Grades 4-6 Academic Overview

UE studentsOverview

The Upper Elementary (UE) Program is designed to meet the unique developmental needs of students in grades 4-6. Bridging the transition from elementary to middle school, we focus on helping students develop independence and ownership as leaders of their own learning, while building the strong set of skills and understandings necessary to grade level (and future) academic success.
Students at UE have two core teachers, one for Humanities (English Language Arts and Social Studies) and one for STEM (Math and Science). This structure allows for a gradual progression toward the middle school setting, where they will need to navigate several classes and teachers in a day. Students also participate in a rich array of encore courses in art, computer science, music, and physical education.
Finally, our advisory program is situated at the center of our social-emotional curriculum. Through this program students engage in community building and social-emotional learning activities aimed at fostering their development, sense of belonging, and social and emotional competencies.

Curriculum Components


Upper Elementary students participate in a rich humanities curriculum, which combines rigorous work toward grade-level English Language Arts standards with deep, culturally relevant study of history. Using the Expeditionary Learning ELA curriculum, students in each grade complete four units of study that support strong reading and writing of both fiction and nonfiction texts in connection with historical eras and events.

This curriculum aligns to the Massachusetts Literacy Standards, and provides our students with a strong foundation in reading and writing, as well as supporting critical thinking, vocabulary and content knowledge development. EL ELA integrates learning about science and social studies across the year. These integrated units combine a module lesson and an additional language and literacy block designed to support the development of language and literacy competencies in the context of rich learning about science and social studies. (For more information on EL Education and this set of curricula, click here.)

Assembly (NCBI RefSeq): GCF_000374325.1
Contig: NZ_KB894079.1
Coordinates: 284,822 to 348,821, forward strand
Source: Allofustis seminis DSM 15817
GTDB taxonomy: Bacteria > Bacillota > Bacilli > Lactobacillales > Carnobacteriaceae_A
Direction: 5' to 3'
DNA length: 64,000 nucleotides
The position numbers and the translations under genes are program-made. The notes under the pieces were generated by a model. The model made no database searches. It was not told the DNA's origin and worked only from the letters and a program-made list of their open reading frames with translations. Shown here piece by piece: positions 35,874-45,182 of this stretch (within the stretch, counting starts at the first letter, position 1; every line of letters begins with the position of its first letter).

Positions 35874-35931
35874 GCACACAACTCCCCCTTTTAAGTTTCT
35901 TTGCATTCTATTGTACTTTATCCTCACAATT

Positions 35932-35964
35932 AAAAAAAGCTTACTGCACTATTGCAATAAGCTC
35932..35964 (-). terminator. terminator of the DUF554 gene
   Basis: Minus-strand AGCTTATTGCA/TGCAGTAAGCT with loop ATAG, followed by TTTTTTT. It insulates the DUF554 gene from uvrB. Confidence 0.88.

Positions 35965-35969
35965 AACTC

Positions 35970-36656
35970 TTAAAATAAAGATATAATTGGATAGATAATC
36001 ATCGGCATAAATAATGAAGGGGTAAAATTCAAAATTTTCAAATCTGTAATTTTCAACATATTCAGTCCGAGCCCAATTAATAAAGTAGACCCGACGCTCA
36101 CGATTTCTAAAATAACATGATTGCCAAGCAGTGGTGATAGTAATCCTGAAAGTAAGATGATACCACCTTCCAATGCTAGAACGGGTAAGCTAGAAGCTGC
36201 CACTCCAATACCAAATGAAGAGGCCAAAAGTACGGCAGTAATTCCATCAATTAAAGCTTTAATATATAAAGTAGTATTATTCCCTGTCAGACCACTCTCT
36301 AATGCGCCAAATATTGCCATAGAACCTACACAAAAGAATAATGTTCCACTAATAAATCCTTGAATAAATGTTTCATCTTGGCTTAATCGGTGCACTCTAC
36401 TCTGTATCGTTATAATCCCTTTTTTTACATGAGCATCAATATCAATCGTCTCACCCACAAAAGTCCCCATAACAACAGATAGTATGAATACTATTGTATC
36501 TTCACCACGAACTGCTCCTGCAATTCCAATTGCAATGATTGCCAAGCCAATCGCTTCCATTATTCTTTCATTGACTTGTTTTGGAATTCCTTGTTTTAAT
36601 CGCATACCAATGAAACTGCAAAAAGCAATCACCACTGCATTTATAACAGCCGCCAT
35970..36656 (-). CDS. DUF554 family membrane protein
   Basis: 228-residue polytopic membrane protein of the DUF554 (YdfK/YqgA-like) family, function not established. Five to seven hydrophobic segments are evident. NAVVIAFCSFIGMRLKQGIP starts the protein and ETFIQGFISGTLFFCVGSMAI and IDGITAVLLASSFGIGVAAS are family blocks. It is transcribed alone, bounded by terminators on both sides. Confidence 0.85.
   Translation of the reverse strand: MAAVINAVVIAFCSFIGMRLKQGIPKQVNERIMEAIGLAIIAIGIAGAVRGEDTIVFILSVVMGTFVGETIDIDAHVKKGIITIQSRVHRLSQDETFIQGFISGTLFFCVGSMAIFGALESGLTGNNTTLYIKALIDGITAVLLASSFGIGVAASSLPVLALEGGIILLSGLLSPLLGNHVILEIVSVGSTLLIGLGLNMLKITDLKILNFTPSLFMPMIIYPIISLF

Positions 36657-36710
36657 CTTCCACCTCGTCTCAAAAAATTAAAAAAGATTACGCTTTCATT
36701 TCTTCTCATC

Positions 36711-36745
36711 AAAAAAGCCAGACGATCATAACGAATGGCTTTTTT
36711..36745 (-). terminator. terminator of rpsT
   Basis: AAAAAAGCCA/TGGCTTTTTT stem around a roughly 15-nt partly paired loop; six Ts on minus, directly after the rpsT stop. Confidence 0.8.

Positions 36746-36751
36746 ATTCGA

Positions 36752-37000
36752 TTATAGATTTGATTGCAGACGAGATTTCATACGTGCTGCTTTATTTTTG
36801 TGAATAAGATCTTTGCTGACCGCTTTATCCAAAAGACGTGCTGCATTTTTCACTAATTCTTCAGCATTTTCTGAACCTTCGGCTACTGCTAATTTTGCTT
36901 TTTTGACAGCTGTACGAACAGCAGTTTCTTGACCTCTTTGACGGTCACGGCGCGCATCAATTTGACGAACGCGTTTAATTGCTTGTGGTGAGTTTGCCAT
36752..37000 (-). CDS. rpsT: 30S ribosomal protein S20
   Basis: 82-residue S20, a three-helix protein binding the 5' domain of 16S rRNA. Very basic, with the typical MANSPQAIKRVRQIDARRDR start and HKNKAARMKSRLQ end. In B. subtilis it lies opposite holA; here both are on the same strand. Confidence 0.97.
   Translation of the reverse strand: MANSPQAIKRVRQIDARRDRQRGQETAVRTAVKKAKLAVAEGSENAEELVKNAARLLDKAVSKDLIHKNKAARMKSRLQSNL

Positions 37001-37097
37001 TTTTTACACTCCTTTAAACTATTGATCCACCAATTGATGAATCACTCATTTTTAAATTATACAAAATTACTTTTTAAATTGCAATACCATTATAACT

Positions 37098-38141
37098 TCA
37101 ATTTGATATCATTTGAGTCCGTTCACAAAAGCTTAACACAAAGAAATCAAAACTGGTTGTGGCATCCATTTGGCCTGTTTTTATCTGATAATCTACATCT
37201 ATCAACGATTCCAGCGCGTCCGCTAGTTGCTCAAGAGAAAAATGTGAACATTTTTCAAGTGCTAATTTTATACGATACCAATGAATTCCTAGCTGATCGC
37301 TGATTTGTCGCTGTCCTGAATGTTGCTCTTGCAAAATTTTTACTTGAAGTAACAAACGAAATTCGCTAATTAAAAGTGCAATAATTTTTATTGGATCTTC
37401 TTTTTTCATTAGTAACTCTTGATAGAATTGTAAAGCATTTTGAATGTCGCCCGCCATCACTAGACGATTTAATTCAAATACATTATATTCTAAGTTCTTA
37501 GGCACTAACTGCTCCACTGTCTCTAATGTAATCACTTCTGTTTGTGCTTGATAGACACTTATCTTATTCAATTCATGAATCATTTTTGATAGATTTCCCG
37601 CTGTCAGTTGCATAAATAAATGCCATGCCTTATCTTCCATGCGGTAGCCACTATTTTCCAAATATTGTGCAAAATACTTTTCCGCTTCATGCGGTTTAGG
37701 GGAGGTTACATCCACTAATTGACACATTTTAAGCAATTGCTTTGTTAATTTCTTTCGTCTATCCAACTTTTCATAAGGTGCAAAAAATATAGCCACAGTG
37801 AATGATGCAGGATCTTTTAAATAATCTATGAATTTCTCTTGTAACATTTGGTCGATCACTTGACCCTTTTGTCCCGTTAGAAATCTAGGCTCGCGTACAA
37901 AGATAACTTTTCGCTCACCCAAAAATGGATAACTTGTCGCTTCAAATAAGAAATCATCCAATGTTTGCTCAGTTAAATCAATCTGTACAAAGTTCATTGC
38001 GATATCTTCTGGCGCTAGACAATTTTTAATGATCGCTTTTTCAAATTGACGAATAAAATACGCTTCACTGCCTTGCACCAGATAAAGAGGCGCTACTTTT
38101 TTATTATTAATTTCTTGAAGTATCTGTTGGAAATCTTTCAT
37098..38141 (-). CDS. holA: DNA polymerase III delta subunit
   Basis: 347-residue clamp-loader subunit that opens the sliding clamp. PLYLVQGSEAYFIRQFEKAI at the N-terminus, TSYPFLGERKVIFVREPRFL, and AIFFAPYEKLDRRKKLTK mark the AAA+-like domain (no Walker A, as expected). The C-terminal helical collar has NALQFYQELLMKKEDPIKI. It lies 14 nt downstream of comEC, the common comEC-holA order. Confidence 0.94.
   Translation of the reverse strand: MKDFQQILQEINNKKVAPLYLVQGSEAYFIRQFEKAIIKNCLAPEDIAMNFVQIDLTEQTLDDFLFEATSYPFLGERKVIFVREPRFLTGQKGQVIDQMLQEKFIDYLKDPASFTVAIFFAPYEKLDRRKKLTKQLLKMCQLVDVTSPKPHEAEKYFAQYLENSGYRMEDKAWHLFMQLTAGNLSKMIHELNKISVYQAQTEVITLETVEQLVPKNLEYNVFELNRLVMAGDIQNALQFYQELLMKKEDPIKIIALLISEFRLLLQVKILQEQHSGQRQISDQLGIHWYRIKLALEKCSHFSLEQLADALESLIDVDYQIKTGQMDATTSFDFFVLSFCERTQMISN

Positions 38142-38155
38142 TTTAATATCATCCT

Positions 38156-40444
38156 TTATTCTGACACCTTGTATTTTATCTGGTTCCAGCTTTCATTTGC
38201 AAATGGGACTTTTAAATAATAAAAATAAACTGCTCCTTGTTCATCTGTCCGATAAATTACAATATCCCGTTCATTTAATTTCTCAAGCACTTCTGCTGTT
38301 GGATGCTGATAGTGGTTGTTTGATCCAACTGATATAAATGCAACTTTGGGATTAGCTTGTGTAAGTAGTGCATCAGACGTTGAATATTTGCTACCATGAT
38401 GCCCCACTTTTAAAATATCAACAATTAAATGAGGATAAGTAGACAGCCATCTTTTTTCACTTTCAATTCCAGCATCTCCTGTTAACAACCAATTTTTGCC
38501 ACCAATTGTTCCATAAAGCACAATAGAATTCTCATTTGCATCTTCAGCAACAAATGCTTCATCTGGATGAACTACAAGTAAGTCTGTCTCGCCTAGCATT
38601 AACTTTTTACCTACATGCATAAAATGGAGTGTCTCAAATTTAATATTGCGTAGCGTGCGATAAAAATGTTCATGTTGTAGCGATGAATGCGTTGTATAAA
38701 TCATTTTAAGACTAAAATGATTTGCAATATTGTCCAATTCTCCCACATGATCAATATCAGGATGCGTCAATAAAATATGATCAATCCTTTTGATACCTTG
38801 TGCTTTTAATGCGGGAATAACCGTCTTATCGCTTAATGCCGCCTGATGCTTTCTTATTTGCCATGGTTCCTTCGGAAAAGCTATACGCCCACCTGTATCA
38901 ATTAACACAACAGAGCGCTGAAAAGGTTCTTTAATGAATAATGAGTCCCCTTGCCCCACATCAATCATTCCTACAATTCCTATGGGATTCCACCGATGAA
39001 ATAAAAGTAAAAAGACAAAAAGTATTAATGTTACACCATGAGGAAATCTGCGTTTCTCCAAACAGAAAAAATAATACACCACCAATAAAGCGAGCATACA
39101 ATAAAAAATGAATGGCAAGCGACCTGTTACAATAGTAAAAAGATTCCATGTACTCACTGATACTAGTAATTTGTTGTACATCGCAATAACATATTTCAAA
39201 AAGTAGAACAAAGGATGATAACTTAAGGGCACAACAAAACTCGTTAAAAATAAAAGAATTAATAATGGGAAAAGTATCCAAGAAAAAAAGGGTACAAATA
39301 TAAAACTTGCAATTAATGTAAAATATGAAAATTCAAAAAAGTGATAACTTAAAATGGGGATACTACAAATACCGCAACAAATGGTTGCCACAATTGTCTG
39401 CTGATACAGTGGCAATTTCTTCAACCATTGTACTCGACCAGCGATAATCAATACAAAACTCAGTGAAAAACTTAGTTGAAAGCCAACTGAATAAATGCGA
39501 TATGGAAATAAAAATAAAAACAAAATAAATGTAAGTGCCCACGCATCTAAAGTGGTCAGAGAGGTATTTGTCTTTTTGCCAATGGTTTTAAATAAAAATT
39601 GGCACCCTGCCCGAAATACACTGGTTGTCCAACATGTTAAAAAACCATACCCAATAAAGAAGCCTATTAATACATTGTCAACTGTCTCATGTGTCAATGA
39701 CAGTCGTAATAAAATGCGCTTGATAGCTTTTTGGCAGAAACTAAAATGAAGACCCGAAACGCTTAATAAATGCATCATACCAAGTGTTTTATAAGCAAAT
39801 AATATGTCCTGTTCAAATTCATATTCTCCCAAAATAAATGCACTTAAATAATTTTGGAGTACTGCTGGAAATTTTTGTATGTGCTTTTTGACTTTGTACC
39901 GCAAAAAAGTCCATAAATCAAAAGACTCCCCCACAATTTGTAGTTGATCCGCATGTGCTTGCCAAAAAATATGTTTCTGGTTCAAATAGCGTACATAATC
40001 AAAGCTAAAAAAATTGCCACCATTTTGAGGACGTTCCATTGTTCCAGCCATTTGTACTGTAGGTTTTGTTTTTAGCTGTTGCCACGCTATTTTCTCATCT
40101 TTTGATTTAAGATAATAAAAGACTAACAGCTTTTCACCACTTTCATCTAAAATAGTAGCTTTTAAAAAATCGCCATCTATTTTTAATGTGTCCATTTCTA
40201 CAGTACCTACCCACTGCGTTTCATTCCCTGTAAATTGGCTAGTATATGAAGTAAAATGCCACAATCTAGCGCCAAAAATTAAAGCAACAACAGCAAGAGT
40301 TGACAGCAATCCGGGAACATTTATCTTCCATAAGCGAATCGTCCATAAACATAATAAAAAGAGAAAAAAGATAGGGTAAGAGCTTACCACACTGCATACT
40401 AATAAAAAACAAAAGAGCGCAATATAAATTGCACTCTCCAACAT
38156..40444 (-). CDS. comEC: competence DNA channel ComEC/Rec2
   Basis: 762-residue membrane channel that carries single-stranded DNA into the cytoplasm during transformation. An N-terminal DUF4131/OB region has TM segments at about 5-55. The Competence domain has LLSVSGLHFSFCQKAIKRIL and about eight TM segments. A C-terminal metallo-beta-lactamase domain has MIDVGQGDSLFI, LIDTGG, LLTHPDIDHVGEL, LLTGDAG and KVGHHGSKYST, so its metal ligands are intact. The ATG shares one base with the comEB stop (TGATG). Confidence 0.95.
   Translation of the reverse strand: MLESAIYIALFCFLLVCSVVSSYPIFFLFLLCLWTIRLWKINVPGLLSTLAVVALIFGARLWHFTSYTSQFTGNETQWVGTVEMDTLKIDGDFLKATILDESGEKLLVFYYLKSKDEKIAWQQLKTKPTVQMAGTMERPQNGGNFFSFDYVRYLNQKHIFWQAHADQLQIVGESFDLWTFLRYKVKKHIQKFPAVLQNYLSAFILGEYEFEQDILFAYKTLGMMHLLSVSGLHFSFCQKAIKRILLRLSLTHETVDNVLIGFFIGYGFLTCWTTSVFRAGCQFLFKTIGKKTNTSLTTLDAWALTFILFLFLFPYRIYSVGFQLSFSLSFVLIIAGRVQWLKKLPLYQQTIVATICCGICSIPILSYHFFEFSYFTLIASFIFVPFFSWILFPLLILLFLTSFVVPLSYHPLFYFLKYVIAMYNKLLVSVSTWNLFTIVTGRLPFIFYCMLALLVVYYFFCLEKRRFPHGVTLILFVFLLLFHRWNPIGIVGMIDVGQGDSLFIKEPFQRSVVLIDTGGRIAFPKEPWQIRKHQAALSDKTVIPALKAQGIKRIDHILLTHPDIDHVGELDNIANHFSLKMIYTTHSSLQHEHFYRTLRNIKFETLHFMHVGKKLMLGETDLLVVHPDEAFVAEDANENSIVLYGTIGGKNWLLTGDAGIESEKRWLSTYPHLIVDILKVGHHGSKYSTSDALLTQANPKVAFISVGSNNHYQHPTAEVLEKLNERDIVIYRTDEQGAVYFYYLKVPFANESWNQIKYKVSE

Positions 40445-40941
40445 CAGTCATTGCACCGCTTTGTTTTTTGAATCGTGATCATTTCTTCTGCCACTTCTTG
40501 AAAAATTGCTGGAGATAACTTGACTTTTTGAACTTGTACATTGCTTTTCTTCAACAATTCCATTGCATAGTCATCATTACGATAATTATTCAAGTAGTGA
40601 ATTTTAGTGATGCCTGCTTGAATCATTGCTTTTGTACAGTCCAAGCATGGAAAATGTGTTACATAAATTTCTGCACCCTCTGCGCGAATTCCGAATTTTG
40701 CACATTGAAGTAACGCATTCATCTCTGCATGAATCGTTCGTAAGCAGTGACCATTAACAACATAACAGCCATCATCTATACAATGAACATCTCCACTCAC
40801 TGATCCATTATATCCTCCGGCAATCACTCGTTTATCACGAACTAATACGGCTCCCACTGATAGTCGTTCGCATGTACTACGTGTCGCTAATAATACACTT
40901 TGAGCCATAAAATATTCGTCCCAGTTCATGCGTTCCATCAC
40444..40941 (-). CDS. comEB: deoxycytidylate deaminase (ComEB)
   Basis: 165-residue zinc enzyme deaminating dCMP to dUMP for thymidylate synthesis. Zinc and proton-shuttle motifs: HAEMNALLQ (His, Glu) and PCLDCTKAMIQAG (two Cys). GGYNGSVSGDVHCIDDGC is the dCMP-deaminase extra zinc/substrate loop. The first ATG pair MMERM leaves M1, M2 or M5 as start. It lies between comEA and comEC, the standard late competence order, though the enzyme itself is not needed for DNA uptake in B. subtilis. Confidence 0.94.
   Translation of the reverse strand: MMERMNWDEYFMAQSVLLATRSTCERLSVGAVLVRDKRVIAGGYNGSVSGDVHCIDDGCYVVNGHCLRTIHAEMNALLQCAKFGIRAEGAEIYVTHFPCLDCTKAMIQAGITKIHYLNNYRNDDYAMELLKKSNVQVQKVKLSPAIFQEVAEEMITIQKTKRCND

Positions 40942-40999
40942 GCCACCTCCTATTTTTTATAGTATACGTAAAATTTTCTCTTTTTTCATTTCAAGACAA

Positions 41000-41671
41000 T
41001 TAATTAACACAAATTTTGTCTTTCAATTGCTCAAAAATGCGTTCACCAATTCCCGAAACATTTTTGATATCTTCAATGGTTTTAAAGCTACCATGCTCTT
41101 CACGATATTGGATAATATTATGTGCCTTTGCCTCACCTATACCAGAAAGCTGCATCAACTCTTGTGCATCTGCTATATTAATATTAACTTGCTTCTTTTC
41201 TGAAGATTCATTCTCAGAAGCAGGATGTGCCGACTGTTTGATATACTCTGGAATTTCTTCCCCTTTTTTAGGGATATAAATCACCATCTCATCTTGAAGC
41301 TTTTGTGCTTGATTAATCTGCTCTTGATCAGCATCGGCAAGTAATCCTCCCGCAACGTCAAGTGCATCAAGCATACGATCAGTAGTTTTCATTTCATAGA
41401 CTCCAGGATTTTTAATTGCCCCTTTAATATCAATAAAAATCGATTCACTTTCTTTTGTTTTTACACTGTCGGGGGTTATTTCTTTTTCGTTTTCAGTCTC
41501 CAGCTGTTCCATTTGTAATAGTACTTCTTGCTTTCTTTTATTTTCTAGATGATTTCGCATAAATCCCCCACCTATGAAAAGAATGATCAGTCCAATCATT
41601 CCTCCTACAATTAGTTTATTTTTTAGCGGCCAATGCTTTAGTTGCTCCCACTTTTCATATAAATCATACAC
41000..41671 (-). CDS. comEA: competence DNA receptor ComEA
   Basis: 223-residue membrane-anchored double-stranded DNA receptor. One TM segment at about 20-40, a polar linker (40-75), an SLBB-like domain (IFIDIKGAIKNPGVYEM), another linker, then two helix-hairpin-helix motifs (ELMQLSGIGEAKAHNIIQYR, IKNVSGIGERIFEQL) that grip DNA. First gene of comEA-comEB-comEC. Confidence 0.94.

EL ELA is research-informed, built on the science of reading and the science of learning and development. It is validated by rigorous third party research showing excellent equitable outcomes for all students. It incorporates social and emotional learning, and encourages compassionate leadership and thoughtful citizenship by helping students connect their learning to their communities, where schoolwork has real impact on issues they care about.  Students engage in original research and deep interdisciplinary investigations, developing habits of inquiry, analysis, critical thinking, and craftsmanship. 

For more information specific to the Humanities curricula at each grade level, click the grade level link on this page.


In the K-6 math program at PHA, we are guided by the Illustrative Mathematics curriculum. This is a problem-based curriculum in which students spend most of their time in class working on carefully crafted and sequenced problems. Teachers help students understand the problems, ask questions to push their thinking, and orchestrate discussions to be sure that the mathematical takeaways are clear. Learners gain a rich and lasting understanding of mathematical concepts and procedures and experience applying this knowledge to new situations. Students frequently collaborate with their classmates—they talk about math, listen to each other’s ideas, justify their thinking, and critique the reasoning of others. They gain experience communicating their ideas both verbally and in writing, developing skills that will serve them well throughout their lives.